This page is to serve as a comprehensive list of resources for endangered species survey protocols, recovery plans, and other pertinent information to help field biologists working in the state of California. it does not contain specific county or city level requirements, nor a comprehensive list of all special status species.
Please note these links are to help the reader gain an overview, but that Species List Pro is not the authority on endangered species or special status species, and to please always check with your local governing agency before handing any wildlife or plants.
Alameda whipsnakes are found in coastal scrub, chaparral, and grassland habitats in the hills east of the San Francisco Bay, and fall under the jurisdiction of USFWS with a status of Federally Threatened.
The Amargosa vole is a desert subspecies of the widely distributed California vole (M. californicus). The Amargosa vole inhabits highly localized and isolated wetlands in the central Mojave Desert in extreme southeastern Inyo County, just east of Death Valley National Park, and falls under the jurisdiction of USFWS with a status of Federally Endangered.
Arroyo Toads are found in coastal and desert drainages in central and southern California, and Baja California, México and fall under the jurisdiction of USFWS with a status of Federally Endangered.
The Buena Vista Lake ornate shrew is located only southern Tulare Basin (over 95% of its habitat has been lost), and falls under the jurisdiction of USFWS with a status of Federally Endangered.
The California Ridgeway's rail prefers salty and brackish water marshes with pickleweed and cordgrass and can be found in the marshes of San Francisco estuary. In south San Francisco Bay, there are populations in all of the larger tidal marshes. Distribution in the North Bay is patchy. Small populations are widely distributed in the San Pablo Bay and Suisun Marsh. The California Ridgeway's rail falls under the jurisdiction of USFWS with a status of Federally Endangered.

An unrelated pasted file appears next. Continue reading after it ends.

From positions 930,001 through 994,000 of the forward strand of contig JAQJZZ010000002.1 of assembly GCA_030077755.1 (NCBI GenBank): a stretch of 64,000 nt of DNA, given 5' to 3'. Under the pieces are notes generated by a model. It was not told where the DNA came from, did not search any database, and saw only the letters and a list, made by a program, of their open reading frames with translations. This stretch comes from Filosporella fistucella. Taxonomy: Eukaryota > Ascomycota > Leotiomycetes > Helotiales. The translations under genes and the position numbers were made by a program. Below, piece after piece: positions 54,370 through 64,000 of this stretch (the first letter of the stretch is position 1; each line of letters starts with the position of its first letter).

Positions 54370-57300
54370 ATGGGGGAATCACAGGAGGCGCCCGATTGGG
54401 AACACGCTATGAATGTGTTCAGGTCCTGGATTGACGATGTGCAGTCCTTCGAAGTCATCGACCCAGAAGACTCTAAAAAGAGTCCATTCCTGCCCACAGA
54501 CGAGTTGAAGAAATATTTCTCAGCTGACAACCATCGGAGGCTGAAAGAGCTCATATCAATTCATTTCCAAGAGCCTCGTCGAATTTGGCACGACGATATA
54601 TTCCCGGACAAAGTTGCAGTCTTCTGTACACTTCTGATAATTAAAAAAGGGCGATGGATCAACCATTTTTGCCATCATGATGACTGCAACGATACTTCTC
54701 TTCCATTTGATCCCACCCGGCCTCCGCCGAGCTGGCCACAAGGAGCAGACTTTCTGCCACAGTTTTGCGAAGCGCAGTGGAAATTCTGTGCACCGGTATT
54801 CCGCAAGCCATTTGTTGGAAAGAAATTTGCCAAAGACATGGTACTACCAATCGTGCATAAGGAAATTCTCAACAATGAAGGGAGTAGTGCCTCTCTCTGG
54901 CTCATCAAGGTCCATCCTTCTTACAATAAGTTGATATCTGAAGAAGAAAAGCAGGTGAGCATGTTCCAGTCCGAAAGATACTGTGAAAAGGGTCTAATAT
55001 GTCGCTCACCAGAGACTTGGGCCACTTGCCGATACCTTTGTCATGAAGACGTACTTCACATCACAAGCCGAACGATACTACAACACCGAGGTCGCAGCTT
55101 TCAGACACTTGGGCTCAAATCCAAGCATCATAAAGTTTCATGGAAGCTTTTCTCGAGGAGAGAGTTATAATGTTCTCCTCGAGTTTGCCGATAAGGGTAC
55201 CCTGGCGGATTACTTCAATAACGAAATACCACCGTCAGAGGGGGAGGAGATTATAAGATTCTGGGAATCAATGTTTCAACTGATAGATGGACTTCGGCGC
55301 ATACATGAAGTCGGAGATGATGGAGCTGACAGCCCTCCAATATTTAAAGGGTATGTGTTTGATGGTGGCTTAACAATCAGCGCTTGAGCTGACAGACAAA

California red-legged frogs occur from sea level to elevations of about 1,500 meters, found primarily in coastal drainages of central California, from Marin County,California, south to northern Baja California, Mexico. CRLF falls under the jurisdiction of USFWS with a status of Federally Threatened.
California Tiger Salamander (Ambystoma californiense) Survey Guidance | Species Account | Recovery Plan Santa Barbara | Recovery Plan Sonoma | Recovery Plan Central California | ECOS Species Profile | Minimum Qualifications
The California tiger salamander occurs in grasslands and low foothills with pools or ponds that are necessary for breeding. The California tiger salamander found around Sonoma County and Santa Barbara are Federally Endangered, while those in the Central Valley are Federally Threatened.
The Casey's June beetle range is limited to southern portions of Palm Springs, generally associated with Palm Canyon Wash. Historically, Casey’s June beetle was associated with native Sonoran (Coloradan) desert vegetation located on desert alluvial fans and bajadas (compound alluvial fans) at the base of the San Jacinto Mountains. Casey's June beetle falls under the jurisdiction of USFWS with a status of Federally Endangered
The Coachella Valley fringe-toed lizard is a small, highly specialized reptile that inhabits the windblown desert regions of the Coachella Valley in Riverside County, California. It falls under the jurisdiction of USFWS with a status of Federally Threatened.
The coastal California gnatcatcher is found in scrub habitat in southern California, from Ventura County south to northern Mexico. CAGN falls under the jurisdiction of USFWS with a status of Federally Threatened.
There are only around a dozen known populations of the Delhi sands flower-loving fly in San Bernardino and Riverside counties, east of Los Angeles. The flies live in fine sandy soil, known as Delhi series sand. The fly falls under the jurisdiction of USFWS with a status of Federally Endangered.
The giant garter snake is endemic to California and currently ranges from Glenn County to the southern edge of the San Francisco Bay Delta, and from Merced County to northern Fresno County, apparently no longer occurring from south of northern Fresno County. The giant garter snake falls under the jurisdiction of USFWS with a status of Federally Threatened.